Let’s say you need to fly from Singapore to Peru. Your initial searches show very high prices, but when you split the trip, let’s say in the US, the combined price is much lower.

Regular search for Singapore to Lima
Regular search for Singapore to Lima

The risk with splitting a trip like this is missing the connection and having your second flight voided.

First split search for Singapore to Los Angeles
First split search for Singapore to Los Angeles
Second split search for Los Angeles to Lima
Second split search for Los Angeles to Lima

Most travel insurance policies will NOT cover missing connections on split tickets, and airlines certainly won’t re-book you, so missing the connection can cost a small fortune.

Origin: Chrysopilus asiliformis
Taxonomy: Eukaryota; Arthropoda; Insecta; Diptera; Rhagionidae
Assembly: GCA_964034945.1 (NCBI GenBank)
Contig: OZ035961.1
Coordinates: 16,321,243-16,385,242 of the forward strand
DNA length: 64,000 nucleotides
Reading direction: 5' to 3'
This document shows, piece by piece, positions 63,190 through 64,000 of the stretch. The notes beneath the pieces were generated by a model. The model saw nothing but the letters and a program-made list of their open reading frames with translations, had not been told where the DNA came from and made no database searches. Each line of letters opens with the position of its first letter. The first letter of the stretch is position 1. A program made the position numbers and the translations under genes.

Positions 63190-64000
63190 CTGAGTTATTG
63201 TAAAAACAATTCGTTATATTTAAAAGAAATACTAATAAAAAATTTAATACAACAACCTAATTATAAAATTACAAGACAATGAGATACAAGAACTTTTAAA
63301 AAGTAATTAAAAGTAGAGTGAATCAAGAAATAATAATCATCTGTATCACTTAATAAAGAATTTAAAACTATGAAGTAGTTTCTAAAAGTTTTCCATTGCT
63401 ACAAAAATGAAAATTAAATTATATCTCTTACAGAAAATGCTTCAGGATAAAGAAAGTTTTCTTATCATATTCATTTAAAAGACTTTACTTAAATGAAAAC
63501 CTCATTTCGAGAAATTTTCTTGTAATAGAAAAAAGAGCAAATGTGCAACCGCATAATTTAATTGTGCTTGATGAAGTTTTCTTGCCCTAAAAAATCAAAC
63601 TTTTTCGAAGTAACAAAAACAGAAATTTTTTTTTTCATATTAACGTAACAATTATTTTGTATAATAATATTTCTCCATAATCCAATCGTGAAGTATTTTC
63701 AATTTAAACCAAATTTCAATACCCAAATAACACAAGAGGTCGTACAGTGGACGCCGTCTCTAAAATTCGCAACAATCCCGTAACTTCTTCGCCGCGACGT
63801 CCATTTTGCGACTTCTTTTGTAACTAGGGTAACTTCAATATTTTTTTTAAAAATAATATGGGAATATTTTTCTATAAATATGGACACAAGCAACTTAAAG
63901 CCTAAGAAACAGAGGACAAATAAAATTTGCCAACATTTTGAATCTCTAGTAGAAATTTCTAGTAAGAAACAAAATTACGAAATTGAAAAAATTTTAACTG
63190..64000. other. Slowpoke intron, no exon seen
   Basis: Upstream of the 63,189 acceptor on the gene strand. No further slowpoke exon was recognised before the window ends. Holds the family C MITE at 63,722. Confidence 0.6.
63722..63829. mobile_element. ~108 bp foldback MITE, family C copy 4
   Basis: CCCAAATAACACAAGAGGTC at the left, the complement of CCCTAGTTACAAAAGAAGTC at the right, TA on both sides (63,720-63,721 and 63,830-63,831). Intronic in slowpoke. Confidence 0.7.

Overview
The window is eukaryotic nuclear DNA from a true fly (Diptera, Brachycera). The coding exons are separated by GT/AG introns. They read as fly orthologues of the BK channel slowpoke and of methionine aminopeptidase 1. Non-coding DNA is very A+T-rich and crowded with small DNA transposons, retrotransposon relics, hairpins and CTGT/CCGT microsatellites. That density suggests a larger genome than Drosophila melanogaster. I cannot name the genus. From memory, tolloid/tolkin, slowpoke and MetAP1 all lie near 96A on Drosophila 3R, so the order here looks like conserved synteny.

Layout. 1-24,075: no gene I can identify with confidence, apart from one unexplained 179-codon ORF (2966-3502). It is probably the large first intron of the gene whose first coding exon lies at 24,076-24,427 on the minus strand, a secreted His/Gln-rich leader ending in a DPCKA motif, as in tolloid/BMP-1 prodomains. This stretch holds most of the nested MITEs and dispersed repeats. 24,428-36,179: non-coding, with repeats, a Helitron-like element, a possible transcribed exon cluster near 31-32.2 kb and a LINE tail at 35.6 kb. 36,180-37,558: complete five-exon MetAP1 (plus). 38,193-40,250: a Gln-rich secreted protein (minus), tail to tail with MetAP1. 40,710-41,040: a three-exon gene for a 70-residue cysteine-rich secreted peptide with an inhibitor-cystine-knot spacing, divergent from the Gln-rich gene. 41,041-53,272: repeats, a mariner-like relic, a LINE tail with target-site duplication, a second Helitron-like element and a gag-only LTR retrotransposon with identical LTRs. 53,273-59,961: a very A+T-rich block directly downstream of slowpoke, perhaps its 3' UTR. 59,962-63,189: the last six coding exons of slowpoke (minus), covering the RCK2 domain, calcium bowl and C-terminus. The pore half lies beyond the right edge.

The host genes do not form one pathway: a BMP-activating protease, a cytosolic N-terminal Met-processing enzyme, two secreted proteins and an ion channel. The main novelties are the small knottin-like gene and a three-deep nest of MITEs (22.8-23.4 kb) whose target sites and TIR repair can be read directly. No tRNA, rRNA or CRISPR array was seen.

If you check a bag and need to re-check the bag on the connection, you really need to be careful and allow 5+ hours. If you travel carry-on only, then at least 3 hours is good.

Remember, flights can be late, immigration lines can be long, terminal transfers can take forever. Airline status and swift legs won’t help in these situations.

Tip: For split tickets, book layovers of at least 3-5 hours.

b. Hotels

Book refundable rates in most cases

Unlike flights, refundable and changeable hotel rates are relatively cheap. They could be anywhere from 5% to 25% more than the lowest rate. This makes them much more useful than flexible airline tickets, especially for teams who amend their travel plans often.

However, the landscape is changing.

There’s now a trend of refundable rates only being valid up to 24-48 hours before check-in. The booking then changes to non-refundable closer to departure. Watch out for these, especially if you tend to change your plans at the last minute.

Discount vs. Refundable Rates
Discount vs. Refundable Rates